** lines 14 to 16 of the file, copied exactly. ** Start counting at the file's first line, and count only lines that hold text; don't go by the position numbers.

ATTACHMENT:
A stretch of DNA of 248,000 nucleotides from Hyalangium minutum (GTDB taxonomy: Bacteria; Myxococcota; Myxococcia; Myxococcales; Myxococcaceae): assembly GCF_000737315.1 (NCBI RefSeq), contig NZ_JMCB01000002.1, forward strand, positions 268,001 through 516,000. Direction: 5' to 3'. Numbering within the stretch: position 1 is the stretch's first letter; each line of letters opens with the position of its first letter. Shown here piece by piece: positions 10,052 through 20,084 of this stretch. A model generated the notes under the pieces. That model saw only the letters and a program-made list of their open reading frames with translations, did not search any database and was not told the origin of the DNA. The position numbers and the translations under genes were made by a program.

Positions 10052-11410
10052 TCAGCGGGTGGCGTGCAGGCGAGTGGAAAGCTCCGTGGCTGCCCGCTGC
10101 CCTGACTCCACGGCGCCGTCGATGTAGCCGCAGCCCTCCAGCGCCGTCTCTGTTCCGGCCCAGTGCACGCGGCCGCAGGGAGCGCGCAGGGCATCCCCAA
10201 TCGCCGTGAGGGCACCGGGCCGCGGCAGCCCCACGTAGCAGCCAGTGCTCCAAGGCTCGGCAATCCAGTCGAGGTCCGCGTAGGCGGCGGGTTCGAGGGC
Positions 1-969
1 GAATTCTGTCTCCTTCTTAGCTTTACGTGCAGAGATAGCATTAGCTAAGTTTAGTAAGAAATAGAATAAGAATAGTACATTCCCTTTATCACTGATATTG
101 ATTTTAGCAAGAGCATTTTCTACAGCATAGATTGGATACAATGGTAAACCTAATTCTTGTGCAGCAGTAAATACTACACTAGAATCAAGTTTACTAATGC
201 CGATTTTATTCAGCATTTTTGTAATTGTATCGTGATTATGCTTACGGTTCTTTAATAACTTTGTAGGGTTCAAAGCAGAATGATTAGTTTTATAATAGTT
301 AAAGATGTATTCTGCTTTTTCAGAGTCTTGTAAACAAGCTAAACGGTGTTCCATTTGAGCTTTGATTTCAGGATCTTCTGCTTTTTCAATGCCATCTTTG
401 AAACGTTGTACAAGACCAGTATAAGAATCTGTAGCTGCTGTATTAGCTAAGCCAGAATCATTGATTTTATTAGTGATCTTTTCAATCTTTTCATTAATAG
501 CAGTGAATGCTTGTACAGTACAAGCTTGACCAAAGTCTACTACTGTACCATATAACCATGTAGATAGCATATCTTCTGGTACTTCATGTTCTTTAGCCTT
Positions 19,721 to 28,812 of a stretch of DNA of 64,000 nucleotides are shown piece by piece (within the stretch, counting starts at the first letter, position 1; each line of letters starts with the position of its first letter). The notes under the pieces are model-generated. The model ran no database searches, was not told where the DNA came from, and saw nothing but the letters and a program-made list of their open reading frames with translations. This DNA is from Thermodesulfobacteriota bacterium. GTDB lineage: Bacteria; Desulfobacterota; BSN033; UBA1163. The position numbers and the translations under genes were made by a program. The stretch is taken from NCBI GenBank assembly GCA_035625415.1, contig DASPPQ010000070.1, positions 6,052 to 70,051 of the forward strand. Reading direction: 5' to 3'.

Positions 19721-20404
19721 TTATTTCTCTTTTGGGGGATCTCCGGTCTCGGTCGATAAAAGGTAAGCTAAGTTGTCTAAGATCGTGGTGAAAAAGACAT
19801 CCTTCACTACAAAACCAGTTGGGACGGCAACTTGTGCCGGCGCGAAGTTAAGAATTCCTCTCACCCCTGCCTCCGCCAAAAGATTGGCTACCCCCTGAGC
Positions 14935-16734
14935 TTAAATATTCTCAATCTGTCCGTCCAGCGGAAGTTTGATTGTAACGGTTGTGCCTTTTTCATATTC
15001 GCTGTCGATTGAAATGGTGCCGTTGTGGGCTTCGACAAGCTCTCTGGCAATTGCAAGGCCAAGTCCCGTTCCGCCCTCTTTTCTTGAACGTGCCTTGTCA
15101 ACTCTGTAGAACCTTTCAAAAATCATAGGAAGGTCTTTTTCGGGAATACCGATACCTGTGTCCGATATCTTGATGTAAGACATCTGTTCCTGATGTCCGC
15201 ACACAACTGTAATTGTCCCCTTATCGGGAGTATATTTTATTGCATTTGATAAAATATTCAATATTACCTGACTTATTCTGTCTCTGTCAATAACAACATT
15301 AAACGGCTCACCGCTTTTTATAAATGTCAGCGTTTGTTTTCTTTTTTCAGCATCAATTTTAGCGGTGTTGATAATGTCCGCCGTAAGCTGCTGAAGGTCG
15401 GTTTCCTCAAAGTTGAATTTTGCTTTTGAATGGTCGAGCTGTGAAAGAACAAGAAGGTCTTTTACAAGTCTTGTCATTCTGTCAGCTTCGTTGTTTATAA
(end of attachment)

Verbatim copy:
Positions 19721-20404
19721 TTATTTCTCTTTTGGGGGATCTCCGGTCTCGGTCGATAAAAGGTAAGCTAAGTTGTCTAAGATCGTGGTGAAAAAGACAT
19801 CCTTCACTACAAAACCAGTTGGGACGGCAACTTGTGCCGGCGCGAAGTTAAGAATTCCTCTCACCCCTGCCTCCGCCAAAAGATTGGCTACCCCCTGAGC